During these tough economic times, consumers will often resort to desperate measures for solving their cash needs. Detailed below are some of the most common, but predatory means for solving short-term financial needs. They are broken down for you so that you can hopefully see that the long-term negative of each will outweigh any short-term financial gains.
In times of financial stress, it may seem worthwhile to get the money you need at any cost. However, the cost involved with these types of fast cash loans and the easy money they provide can equate to you becoming financially addicted to them…having to use one payday loan to pay off another.
In order to receive a payday loan, you are required to write a post-dated check to the lender for the loan amount plus all fees. The money you request will be electronically deposited into your account with you promising to pay back that amount plus the pre-determined fees. Terms associated with payday loans are typically one or two weeks…at which time your lender is going to cash the post-dated check you provided.
Payday loan fees are usually a specific dollar amount for every hundred dollars that you borrow. For instance, suppose you are charged $15 for every $100 that you borrow. If you necessitate $300, your post-dated check will be for the amount of $345 ($300 + ($15 x 3)). $45 may seem very reasonable when you critically need $300. However, $45 equates to an APR (Annual Percentage Rate) of 390%! No one in their right mind would look to utilize a loan with a triple digit interest rate associated with it. And if you end up not being able to pay your loan off on time, your loan will roll over, resulting in more interest costs and fees.
Two things can be accomplished at a pawn shop; you can borrow money by putting up some sort personal property as collateral or you can sell your merchandise out-and-out. Pawn shops are known for great bargains…but not for sellers, only the shoppers. Usually, an individual that is pawning an item will receive cash (likely not anywhere close to the actual value of the item) which in turn they
agree to pay back, plus interest. The merchandise is returned back to the owner if the borrowed amount is paid back, in full and on time.
In the event that the loan is not repaid, the consumer can request to renew the loan, or else the item
is surrendered. So…what is the issue? Similar to payday loans, APRs associated with pawn shop loans are almost always triple digit. In addition, it has been reported by National Pawnbrokers Association that only 60% of pawners wind up retrieving their merchandise, and as a result have sold their personal belonging/s for pennies on the dollar. It is doubtful that anyone would agree to give their property away for pretty much nothing.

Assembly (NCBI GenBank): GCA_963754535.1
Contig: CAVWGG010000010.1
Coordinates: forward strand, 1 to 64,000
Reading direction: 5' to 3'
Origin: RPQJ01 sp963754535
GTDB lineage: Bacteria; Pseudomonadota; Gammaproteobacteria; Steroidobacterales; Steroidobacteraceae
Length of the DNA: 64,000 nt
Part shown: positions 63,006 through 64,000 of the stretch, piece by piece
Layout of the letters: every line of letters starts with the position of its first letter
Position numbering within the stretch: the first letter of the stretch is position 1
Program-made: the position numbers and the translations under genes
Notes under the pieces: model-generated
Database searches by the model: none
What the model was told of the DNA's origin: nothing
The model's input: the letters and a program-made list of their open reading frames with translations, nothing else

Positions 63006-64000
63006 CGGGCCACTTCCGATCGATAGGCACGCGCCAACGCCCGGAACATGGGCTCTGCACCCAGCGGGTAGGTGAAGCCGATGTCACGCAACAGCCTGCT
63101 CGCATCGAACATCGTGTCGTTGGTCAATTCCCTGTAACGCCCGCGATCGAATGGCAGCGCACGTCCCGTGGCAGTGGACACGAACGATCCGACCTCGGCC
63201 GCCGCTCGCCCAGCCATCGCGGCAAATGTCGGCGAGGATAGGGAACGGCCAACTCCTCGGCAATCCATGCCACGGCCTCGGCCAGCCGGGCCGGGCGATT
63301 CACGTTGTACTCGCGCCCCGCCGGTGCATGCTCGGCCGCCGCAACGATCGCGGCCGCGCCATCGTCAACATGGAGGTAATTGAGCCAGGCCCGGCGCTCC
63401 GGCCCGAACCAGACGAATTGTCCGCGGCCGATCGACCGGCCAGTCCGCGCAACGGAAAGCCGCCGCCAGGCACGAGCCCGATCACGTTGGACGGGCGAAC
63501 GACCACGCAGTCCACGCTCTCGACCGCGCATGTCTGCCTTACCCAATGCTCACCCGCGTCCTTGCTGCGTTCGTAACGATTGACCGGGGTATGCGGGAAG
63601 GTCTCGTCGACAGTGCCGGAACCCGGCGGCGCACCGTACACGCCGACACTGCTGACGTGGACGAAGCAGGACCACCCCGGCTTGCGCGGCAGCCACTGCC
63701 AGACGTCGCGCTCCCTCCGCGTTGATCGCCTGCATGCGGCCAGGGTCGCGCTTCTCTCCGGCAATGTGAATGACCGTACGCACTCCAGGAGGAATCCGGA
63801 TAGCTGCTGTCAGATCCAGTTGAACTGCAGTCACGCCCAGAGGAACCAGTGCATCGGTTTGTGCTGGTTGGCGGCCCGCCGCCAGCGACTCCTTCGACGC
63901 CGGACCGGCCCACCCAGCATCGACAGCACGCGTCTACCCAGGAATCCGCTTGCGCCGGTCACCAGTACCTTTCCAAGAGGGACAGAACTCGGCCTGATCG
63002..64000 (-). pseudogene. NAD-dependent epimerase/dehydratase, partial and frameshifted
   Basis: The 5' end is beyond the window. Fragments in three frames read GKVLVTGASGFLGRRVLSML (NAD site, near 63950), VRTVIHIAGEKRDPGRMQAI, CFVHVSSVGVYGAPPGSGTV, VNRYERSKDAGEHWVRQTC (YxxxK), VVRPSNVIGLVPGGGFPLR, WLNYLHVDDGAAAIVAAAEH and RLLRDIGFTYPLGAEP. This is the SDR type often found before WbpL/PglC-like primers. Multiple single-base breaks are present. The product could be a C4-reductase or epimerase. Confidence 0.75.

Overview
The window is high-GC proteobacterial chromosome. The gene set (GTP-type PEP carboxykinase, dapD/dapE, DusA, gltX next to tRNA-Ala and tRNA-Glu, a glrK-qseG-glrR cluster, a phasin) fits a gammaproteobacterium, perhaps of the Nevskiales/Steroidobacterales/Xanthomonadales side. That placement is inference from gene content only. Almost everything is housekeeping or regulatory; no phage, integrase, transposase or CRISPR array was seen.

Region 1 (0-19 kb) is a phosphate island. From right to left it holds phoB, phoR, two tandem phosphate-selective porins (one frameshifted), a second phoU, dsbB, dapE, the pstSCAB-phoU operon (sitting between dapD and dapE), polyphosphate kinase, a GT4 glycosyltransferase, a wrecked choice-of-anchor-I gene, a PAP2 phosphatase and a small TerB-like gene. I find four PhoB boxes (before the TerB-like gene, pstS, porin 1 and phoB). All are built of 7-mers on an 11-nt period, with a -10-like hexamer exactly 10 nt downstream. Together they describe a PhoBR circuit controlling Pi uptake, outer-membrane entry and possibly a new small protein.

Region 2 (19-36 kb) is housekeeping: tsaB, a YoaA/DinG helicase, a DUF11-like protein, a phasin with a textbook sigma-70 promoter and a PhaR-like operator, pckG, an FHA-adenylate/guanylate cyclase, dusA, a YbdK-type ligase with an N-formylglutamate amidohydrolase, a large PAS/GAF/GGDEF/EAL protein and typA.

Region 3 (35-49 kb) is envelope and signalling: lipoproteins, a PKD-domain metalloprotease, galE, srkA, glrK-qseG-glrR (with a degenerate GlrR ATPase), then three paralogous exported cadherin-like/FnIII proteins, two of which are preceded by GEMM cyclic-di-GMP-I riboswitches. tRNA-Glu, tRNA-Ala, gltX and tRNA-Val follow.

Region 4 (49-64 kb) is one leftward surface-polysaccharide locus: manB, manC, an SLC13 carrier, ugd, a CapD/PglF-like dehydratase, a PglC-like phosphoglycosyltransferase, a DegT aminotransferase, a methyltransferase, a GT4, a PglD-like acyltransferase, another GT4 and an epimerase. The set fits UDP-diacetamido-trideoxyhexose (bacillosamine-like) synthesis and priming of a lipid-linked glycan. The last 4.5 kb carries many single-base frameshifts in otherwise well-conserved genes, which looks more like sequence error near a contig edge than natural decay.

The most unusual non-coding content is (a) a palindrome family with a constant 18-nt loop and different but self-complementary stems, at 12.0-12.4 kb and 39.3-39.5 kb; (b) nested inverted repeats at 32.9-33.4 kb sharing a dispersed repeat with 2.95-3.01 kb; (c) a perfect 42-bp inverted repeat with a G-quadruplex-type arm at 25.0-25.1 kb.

Who doesn’t want nice furniture and/or the newest electronics? But, when you go down to the furniture or electronic store, you will quickly learn that new stuff is expensive and likely way out of your budget. But, you remember those ads you see on TV for stores like RentACenter where consumers have the ability to buy items by making small weekly or monthly payments until the merchandise is
completely paid off. Seems like an amazing deal? Its not! Once again, the issue is in the fees and interest.
For example, suppose you purchased a new table for $200 and agreed to make payments of $15 (you can afford that!) for a duration of 78 weeks (about a year and a half), you will wind up paying over $1100 for that $200 table! That equates to an APR of about 388%! In addition, the initial costs at rent-to-own establishments are notoriously higher than prices at normal stores.
The Bottom Line
After reading this article, you may be scratching your head asking yourself why in the world would anyone agree to the terms imposed by pawn shops, payday loan providers and rent-to-own companies? The reason being is that people with bad credit often do not qualify for traditional unsecured personal loans from credit unions or banks and would not be able to achieve approval for in-store credit lines.
Nevertheless, people need to comprehend that although there are costs involved with getting credit, when that cost becomes ridiculously excessive, the consumer would be better off taking other alternatives into consideration or doing without altogether.